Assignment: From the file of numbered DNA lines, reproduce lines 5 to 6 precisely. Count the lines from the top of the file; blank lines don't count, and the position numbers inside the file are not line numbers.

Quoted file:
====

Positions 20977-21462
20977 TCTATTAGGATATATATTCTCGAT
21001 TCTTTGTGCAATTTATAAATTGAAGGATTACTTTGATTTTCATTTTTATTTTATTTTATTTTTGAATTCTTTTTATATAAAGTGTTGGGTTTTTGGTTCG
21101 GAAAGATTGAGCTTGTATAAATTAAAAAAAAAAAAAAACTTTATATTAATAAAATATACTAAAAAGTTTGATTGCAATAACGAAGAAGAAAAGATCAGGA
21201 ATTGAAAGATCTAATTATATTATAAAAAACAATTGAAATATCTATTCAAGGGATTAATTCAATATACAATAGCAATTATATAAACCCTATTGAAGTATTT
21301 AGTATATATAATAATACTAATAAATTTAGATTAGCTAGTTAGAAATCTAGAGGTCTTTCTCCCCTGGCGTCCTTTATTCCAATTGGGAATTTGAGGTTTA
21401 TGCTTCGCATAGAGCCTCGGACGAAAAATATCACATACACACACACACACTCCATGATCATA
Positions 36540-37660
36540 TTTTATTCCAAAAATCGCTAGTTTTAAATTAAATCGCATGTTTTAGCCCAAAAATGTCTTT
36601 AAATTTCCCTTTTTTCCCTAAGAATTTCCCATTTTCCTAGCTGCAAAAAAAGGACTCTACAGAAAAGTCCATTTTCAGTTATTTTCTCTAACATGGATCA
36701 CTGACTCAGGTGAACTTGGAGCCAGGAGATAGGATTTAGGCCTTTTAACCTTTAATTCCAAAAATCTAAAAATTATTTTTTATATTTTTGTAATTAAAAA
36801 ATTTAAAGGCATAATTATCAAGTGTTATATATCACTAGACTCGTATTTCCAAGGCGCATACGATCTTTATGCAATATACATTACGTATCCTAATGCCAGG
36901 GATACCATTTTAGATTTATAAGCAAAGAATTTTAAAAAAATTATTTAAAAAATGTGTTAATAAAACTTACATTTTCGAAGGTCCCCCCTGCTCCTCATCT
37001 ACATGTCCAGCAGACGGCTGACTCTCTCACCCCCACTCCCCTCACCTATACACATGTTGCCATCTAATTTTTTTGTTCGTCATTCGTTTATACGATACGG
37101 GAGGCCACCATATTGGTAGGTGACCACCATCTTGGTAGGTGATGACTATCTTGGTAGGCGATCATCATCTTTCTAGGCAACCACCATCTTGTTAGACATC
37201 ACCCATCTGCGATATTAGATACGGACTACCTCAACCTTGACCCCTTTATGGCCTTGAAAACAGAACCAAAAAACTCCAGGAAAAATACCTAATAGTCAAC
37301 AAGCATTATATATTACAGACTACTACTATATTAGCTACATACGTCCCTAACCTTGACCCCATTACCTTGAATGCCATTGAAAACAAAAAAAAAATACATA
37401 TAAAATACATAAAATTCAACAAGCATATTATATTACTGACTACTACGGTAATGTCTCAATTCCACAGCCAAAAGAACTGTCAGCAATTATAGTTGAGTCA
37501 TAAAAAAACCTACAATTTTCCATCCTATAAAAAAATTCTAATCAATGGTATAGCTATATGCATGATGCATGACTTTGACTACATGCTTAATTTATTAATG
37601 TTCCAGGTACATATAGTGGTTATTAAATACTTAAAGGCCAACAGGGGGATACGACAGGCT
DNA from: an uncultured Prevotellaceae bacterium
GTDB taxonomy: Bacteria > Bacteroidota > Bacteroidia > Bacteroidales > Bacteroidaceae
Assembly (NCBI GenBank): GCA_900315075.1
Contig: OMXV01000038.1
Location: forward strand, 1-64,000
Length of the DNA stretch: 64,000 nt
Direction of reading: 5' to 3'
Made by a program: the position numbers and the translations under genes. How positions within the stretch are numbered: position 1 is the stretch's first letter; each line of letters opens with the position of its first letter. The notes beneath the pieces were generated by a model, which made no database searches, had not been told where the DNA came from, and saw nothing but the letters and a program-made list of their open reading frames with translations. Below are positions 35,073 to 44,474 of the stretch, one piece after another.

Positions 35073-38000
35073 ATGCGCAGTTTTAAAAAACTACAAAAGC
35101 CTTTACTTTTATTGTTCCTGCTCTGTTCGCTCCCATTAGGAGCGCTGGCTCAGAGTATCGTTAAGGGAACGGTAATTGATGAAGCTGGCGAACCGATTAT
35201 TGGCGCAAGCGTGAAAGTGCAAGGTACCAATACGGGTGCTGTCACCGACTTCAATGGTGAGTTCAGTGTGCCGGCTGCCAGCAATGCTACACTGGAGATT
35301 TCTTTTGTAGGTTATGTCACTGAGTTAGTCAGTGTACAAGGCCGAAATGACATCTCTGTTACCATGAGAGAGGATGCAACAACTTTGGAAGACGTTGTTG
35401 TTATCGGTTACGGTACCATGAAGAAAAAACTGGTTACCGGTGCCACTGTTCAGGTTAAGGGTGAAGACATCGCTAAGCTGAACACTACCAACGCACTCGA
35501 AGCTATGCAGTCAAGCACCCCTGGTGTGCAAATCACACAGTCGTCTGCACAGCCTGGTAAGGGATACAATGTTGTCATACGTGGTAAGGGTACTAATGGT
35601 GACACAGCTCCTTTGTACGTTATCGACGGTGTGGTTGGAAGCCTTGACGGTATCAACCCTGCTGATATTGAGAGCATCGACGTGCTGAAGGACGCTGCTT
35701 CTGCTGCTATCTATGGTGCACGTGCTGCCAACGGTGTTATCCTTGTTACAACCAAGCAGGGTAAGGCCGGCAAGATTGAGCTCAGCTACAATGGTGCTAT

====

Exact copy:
21201 ATTGAAAGATCTAATTATATTATAAAAAACAATTGAAATATCTATTCAAGGGATTAATTCAATATACAATAGCAATTATATAAACCCTATTGAAGTATTT
21301 AGTATATATAATAATACTAATAAATTTAGATTAGCTAGTTAGAAATCTAGAGGTCTTTCTCCCCTGGCGTCCTTTATTCCAATTGGGAATTTGAGGTTTA